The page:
Monday, October 06, 2008

Cambodian Cuisine

Much to my dismay, I realized that Cambodian restaurants are a rarity in the city. This is rather puzzling, as restaurants serving the cuisine of its neighbors Thailand and Vietnam are ubiquitous. I became conscious of this fact after getting a craving for some fish amok, the signature aromatic coconut curry-based dish usually served wrapped in banana leaves or inside a coconut shell (pictured). Almost every meal during my week-long trip to Cambodia included either of these two dishes. As if reading my mind, this article On the East Side, Cambodian Two Ways appeared in the New York Times, and intrepreting that as a sign from above, I dragged a couple of equally curious friends over to the newish, somewhat blandly-named Cambodian Cuisine to see how the food was.

What we found was a spacious restaurant that felt a bit too big and oddly-shaped - perhaps it was a retail establishment before. Adorning the walls were paintings of Cambodian countryside scenery which were somewhat garish, but the real gems were the framed photographs of Angkor Wat and the Bayon lining the narrow staircase leading downstairs to the brilliantly-laid out unisex bathroom area. On to the food - the menu included typical Cambodian dishes, but the fish amok was not among them. Instead, chicken amok was offered, and M. took the bait at my urging - when it arrived I could only stare mouth with agape at the omelette-like concoction on the plate (pictured), never could I have imagined chicken amok to morph into this saucer-like shape - however, as M. allowed me to sample a piece of his "omelette", it was in fact quite tasty and transported me back to Phnom Penh for an instant.

S., on the other hand, opted for a hearty soup-based dish called "samlor Mchoo Krocurng", described as "your choice of meat together with celery and sweet basil cooked in a lemon grass flavored soup base". I had the same soup as an appetizer and despite an aversion to celery, thoroughly enjoyed the interplay of its flavor and the lemongrass, and managed to finish all of it. S. seemingly felt the same, as not a drop of the samlor was left in sight, but I suspect she was assisted by M. whose belly was not filled up by the chicken amok "omelette". Not that I blame him. (On the right is a picture of Cambodian seafood soup as prepared at Friends, a non-profit tapas restaurant/training school for street children in Phnom Penh).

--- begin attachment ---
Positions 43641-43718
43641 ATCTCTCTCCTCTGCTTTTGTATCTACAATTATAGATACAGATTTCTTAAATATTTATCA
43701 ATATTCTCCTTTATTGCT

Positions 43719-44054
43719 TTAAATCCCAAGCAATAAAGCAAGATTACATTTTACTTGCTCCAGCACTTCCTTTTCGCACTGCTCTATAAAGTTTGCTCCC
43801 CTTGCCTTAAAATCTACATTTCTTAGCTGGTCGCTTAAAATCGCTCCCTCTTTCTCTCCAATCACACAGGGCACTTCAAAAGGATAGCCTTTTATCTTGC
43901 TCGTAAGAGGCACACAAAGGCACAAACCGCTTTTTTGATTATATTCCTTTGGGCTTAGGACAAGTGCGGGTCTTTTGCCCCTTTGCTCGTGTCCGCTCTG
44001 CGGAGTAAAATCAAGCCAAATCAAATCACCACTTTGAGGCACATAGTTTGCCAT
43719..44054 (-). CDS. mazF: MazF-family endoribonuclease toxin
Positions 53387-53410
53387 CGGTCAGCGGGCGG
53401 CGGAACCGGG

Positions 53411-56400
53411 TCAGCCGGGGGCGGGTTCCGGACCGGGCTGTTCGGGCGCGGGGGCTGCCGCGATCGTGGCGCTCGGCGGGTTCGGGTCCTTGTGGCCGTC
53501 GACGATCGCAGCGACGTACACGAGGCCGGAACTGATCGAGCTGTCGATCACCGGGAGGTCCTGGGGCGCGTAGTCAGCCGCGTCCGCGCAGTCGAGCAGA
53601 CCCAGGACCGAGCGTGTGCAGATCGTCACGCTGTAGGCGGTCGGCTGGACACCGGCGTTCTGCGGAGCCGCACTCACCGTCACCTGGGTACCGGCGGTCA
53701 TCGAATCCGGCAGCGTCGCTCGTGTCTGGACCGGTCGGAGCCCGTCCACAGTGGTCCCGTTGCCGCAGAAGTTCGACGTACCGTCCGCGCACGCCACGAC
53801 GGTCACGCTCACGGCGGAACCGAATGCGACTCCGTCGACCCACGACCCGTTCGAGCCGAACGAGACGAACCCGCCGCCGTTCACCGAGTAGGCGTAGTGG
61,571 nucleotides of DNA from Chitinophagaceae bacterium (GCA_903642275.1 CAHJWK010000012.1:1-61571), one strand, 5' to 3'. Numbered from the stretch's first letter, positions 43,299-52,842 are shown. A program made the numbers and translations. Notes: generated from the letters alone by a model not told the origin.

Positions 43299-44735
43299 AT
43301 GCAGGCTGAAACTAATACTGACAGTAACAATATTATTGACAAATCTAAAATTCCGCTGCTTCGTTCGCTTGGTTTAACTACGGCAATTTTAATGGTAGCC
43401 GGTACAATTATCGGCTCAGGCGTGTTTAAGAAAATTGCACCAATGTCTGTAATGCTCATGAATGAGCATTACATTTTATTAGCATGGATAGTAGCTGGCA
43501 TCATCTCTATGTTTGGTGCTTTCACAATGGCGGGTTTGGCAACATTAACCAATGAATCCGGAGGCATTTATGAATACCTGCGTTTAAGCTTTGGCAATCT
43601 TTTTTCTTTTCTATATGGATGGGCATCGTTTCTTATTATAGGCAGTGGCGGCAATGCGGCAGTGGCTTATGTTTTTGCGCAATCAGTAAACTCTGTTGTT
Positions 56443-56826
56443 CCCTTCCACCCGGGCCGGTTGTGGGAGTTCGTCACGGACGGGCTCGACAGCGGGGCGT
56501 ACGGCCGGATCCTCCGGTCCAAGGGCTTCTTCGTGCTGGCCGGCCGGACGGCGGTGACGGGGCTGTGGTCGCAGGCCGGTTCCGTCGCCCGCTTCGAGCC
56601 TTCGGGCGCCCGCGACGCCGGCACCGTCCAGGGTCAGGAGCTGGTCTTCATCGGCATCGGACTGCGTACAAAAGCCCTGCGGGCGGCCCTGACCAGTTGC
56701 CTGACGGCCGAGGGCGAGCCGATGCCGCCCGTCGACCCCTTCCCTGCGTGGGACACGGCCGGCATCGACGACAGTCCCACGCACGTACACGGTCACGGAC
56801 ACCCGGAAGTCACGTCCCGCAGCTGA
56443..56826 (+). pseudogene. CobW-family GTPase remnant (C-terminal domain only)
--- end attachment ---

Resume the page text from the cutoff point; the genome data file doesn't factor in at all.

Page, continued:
As for me, I ordered the beef loc lac and though it was pretty ordinary the portion size was substantial. Despite some initial negative feedback on the level of service at Cambodian Cuisine, the wait staff were helpful and answered our questions knowledgeably. There was only one thing missing, really, and on the way out I inquired of the manager, "Are you going to offer Angkor beer anytime soon?". She smiled knowingly and replied, "A few customers have asked that. We're working with the distributor, so maybe sometime soon". That and fish amok would be enough reason for a return visit.

Cambodian Cuisine on Urbanspoon

1 comment:

Olivia said...

Cambodian may be rare, but Indian is plentiful, and I think the best has finally been discovered by They wrote this article on Dhaba that made it sound irresistible, and after trying it for myself, it is indeed! Here's the link for all of the info: